The brothers were slapped by the bankruptcy court in November 2000 with a $44.38 million judgment and later pled guilty to criminal charges for defrauding State Street and others.19
In the complaint filed by the trustee against State Street in the bankruptcy, the trustee alleged that State Street aided and abetted the brothers in their breach of their fiduciary duties and that $19 million in damages were caused by the brothers between the time State Street first discovered the fraud and the time the bankruptcy court removed them from power in Sharp. Further, the complaint also sought recovery of the $12.25 million payment to State Street by the noteholders at a time when State Street knew of the fraud. State Street moved to dismiss the complaint. The bankruptcy court granted State Street's motion for failure to state a claim of aiding and abetting in the breach of fiduciary duties, finding that the complaint failed to plead that State Street had actual knowledge of the brothers' looting of Sharp and fraudulently raising additional funds. The bankruptcy court also found that the complaint failed to establish that, in the alternative, State Street "participated in" or "induced" the brothers' breach of their fiduciary duties.20 The bankruptcy court specifically found that the complaint failed to sufficiently identify any affirmative act of participation by State Street in the principals' fraud.21 Sharp appealed the bankruptcy court decision, and the noteholders commenced a separate action against State Street in New York County Supreme Court in which they alleged, inter alia, that State Street aided and abetted in the brothers' fraud, which was ultimately dismissed on a motion for summary judgment.22 The district court affirmed the decision of the bankruptcy court while arriving at its conclusion in a slightly different way than the bankruptcy court. Interestingly, even though the bankruptcy court and the district court opinions actually dismissed the claims against the lender, aiding-and-abetting claims began to appear with gusto in many creditors' committees' complaints against secured lenders after those opinions were issued. However, the recent decision from the appeals court, although affirming the lower courts' decisions, may curb the enthusiasm for bringing such claims.
Appeals Court Decision in Sharp: April 2005
On April 21, 2005, the U.S. Court of Appeals for the Second Circuit affirmed the dismissal of the complaint against State Street and specifically found that Sharp had not pled facts sufficient to entitle Sharp to relief under any of the legal theories advanced in the underlying complaint.23 The court noted that the bankruptcy court and district court disagreed as to whether State Street had actual knowledge of both stages of the brothers' fraud, but concluded it did not have to examine the issue since the complaint failed to sufficiently allege either knowing inducement or participation.24 The appeals court noted that the bankruptcy court had conceptually severed the brothers' conduct into two distinct breaches of fiduciary duty: (1) fraudulently borrowing funds on behalf of Sharp and (2) "looting" those funds (and others) from Sharp.25 The district court viewed the brothers' conduct as a part of a single scheme.26 The appeals court stated that it did not have to reconcile the disparate views of the two courts as to whether there were two breaches or one because damages were an essential element to the aiding-and-abetting claim and the damages alleged in the complaint were based on the $19 million looted by the brothers, not their fraudulent borrowing on Sharp's behalf.27 Accordingly, the focus of the appeals court's analysis was on whether State Street knowingly induced or participated in the brothers' looting of the company, which resulted in the alleged $19 million in damages.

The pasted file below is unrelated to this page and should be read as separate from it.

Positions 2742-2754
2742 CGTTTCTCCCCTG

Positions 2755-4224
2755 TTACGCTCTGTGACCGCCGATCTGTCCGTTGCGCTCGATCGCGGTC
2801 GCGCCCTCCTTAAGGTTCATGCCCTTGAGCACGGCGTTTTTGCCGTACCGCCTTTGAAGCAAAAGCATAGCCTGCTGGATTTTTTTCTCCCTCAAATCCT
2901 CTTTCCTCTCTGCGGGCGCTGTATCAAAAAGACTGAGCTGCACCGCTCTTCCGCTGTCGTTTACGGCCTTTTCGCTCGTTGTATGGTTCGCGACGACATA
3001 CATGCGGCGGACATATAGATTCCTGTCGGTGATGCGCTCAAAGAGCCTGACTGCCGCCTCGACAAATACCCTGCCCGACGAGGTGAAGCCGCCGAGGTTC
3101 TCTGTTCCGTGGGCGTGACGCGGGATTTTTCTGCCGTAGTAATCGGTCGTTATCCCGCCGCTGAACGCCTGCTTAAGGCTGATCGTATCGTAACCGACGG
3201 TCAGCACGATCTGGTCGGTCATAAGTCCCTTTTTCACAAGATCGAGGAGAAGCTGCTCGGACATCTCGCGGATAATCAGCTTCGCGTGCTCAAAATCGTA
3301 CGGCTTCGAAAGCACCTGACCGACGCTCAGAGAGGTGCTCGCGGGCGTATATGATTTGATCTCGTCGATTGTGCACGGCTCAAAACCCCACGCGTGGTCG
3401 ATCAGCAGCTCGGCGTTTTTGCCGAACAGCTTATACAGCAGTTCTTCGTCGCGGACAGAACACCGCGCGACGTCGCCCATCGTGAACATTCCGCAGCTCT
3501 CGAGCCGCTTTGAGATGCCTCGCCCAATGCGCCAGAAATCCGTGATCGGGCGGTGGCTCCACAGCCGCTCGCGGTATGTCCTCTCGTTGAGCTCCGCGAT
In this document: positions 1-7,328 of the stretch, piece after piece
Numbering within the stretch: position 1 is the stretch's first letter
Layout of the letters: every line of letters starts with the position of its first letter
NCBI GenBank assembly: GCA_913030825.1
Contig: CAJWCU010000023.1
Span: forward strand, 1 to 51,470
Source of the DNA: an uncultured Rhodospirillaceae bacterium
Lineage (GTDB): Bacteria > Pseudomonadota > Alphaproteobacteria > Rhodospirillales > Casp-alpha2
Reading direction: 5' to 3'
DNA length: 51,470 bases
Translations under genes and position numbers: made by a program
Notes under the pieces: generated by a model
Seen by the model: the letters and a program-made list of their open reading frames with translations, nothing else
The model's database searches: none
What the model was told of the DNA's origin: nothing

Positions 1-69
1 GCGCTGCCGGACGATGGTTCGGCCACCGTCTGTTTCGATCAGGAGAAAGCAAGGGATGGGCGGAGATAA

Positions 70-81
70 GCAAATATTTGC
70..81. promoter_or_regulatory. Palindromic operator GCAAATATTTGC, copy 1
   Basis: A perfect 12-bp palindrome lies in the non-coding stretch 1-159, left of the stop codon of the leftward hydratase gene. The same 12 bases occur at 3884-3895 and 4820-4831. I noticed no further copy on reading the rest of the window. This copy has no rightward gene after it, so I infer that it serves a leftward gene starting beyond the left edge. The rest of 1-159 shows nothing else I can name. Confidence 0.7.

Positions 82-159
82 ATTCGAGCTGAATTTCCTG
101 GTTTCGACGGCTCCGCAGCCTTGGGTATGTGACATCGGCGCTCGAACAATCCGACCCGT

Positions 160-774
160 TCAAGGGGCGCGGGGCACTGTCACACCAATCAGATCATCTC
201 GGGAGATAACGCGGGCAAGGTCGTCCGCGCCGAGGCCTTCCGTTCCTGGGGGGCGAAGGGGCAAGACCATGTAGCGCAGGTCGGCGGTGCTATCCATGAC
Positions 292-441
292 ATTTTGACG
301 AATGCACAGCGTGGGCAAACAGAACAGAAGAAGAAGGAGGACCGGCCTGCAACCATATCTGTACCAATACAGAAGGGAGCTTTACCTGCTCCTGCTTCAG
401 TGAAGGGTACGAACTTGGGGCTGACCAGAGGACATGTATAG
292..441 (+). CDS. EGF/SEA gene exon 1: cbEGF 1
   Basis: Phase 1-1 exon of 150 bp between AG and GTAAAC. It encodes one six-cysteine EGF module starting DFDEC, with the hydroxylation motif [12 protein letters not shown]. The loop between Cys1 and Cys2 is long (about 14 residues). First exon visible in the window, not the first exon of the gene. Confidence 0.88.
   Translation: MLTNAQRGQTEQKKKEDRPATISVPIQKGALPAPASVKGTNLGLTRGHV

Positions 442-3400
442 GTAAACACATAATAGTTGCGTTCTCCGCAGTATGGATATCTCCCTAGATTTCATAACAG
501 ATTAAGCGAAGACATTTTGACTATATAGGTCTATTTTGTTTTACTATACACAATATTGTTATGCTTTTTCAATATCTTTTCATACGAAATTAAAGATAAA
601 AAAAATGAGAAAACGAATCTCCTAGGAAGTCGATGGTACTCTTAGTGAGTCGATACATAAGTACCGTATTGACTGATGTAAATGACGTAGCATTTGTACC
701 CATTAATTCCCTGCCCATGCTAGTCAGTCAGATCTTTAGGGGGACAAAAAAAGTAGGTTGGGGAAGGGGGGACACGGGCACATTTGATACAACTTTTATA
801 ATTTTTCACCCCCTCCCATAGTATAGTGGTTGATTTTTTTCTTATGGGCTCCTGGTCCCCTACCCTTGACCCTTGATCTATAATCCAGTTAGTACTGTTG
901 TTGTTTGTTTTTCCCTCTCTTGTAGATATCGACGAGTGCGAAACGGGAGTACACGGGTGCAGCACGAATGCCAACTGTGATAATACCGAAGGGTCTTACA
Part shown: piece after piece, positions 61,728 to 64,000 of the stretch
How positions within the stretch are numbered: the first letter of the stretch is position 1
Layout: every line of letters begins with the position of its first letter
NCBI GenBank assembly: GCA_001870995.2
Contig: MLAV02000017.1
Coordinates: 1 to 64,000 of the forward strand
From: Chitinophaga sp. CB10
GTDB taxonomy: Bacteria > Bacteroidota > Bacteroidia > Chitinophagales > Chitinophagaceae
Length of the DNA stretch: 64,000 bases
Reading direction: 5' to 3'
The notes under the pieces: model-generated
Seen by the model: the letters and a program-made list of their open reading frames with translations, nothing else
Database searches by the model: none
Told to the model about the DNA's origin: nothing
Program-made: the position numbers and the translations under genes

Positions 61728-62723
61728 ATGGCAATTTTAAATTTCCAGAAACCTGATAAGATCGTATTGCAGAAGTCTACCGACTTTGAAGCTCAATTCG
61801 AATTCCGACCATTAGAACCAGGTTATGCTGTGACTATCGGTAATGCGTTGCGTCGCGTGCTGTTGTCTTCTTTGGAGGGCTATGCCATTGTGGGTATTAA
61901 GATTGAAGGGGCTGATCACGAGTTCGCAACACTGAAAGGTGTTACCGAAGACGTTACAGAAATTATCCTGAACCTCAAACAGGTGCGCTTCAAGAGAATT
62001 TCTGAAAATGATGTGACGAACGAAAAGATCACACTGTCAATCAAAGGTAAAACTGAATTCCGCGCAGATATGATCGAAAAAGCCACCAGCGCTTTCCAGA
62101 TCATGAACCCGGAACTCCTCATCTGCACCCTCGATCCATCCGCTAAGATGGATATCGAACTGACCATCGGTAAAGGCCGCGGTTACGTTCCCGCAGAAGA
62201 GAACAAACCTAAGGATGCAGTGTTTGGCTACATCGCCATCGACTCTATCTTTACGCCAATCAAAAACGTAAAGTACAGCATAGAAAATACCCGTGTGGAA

The appeals court noted that inducement was the "act or process of enticing or persuading another person to take a certain course of action."28 Further, the appeals court noted that a person knowingly participates in a breach of a fiduciary duty only when he or she provides "substantial assistance" to the primary violator.29 As had been stated in other cases, the appeals court noted that "substantial assistance" does not mean mere inaction, but rather that the alleged aider or abettor "affirmatively assists, helps conceal or fails to act when required to do so, thereby enabling the breach to occur."30
All of the appeals court's discussions as to what the standards are for "knowing participation" or "substantial assistance" have been stated before by other courts. What is significant is the appeals court's application of those standards with respect to the facts of the Sharp case and, specifically, State Street's actions to protect its own best interest. The appeals court took note that there were five acts cited in the complaint that supposedly rose to the level of aiding and abetting in the brothers' breach of their fiduciary duties and ultimately concluded in a very forceful statement: "[T]he complaint says no more than that State Street relied on its own wits and resources to extricate itself from peril, without warning persons it had no duty to warn." In the court's opinion, the five alleged "acts" on behalf of State Street can be viewed as follows: